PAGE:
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Smelser v. Discover Bank

United States District Court, W.D. Arkansas, El Dorado Division

October 31, 2019




         Before the Court is Defendant's Motion to Compel Arbitration. (ECF No. 17). Plaintiff has filed a response. (ECF No. 22). Defendant has filed a reply. (ECF No. 24). The Court finds this matter ripe for consideration.


         Plaintiff Jeffery Smelser applied for a credit card account and obtained a credit card with Defendant Discover Bank in August 2015. Plaintiff activated his card and made purchases on his account. However, Plaintiff subsequently failed to make payments, and his account went into default. Plaintiff alleges that Defendant then commenced a relentless campaign of automated telephone calls seeking to recover the outstanding balance owed on his account. On May 31, 2019, Plaintiff brought this action, alleging that Defendant's automated telephone calls have violated the Telephone Consumer Protection Act, 47 U.S.C. §227 (“TCPA”). Plaintiff has also brought a common law invasion of privacy claim, alleging that Defendant's telephone calls have intruded upon his right to seclusion.

         When Plaintiff applied for the credit card account in August 2015, Defendant mailed him a packet containing the credit card and a copy of the cardmember agreement. The cardmember agreement cautioned Plaintiff that he would agree to its terms and conditions if he did not cancel his credit card within thirty days. The cardmember agreement also contained a provision requiring Plaintiff to arbitrate all claims relating to his credit card account. In September 2017, Defendant mailed Plaintiff an updated cardmember agreement containing a similar arbitration clause.

         On August 26, 2019, Defendant filed the instant motion, arguing that Plaintiff's claims are subject to binding, valid arbitration agreements and that this action should be stayed pending the outcome of arbitration. (ECF No. 11). Plaintiff opposes the motion, arguing that the arbitration clauses in his cardmember agreements are unconscionable and that this dispute is outside the scope of the arbitration agreements. (ECF No. 22).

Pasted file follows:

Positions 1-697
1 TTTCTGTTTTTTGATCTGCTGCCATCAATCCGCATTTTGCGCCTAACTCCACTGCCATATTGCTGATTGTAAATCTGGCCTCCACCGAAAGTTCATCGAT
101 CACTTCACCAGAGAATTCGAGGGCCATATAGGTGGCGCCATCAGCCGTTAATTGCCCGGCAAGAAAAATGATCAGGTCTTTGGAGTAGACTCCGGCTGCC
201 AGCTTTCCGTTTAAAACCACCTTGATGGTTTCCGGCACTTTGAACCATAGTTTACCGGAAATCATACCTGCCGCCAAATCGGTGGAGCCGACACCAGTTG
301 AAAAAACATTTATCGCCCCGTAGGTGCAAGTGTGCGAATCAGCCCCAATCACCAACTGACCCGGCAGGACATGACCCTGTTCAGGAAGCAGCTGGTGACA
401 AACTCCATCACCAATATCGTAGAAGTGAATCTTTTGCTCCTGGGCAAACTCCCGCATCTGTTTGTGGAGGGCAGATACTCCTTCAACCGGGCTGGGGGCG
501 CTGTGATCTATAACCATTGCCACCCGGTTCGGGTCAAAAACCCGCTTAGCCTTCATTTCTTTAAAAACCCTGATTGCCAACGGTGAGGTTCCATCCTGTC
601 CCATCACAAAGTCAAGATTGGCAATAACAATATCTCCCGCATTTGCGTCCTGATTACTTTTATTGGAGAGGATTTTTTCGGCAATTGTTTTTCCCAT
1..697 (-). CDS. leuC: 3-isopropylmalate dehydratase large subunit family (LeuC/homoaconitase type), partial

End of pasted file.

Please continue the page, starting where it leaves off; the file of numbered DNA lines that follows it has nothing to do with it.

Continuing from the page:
In addressing motions to compel arbitration, courts generally ask: (1) whether there is a valid arbitration agreement, and (2) whether the particular dispute falls within the terms of that agreement. E.E.O.C. v. Woodmen of the World Life Ins. Soc., 479 F.3d 561, 565 (8th Cir. 2007). These two determinations are guided by a “liberal federal policy favoring arbitration agreements.” Gilmer v. Interstate/Johnson Lane Corp., 500 U.S. 20, 25 (1991).

         The Court will first determine whether the arbitration agreements are valid. If the Court answers that question in the affirmative, it will then determine whether the claims at issue fall within the terms of the arbitration agreements. If so, the Court will determine whether this action should be dismissed or stayed pending arbitration.

         A. Validity of the Arbitration Agreements

         The Court will now determine the validity of the arbitration agreements. “The validity of the agreement is determined by state contract law.” Woodmen, 479 F.3d at 565. Arbitration agreements are examined in the same way as other contractual agreements, and the same rules of construction and interpretation apply to arbitration agreements as apply to agreements in general. See Keymer v. Mgmt. Recruiters Int'l, Inc., 169 F.3d 501, 504 (8th Cir. 1999). The instant arbitration agreements appear to be governed by Arkansas law.[1] Under Arkansas law, “[t]he essential elements of a contract are (1) competent parties, (2) subject matter, (3) legal consideration, (4) mutual agreement, and (5) mutual obligation.” City of Dardanelle v. City of Russellville, 372 Ark. 486, 490, 277 S.W.3d 562, 565-66 (2008) (citing Williamson v. Sanofi Winthrop Phars., 347 Ark. 89, 60 S.W.3d 428 (2001)). Moreover, Arkansas law provides that:

[t]he acceptance of the terms and conditions of a credit card account by a cardholder may be established as binding and enforceable by . . . [t]he use of the credit card account by the named credit card account member . . . if the credit card agreement provides that any use of the credit card account constitutes an acceptance of the terms and conditions of the credit card agreement if the time prescribed in 12 C.F.R. § 202.12(b) has expired.

Ark. Code Ann. § 4-107-304(2).

         In the case at bar, Plaintiff does not appear to dispute that he accepted the cardholder agreements, including the arbitration clauses.[2] However, Plaintiff argues that the arbitration clauses in his ...

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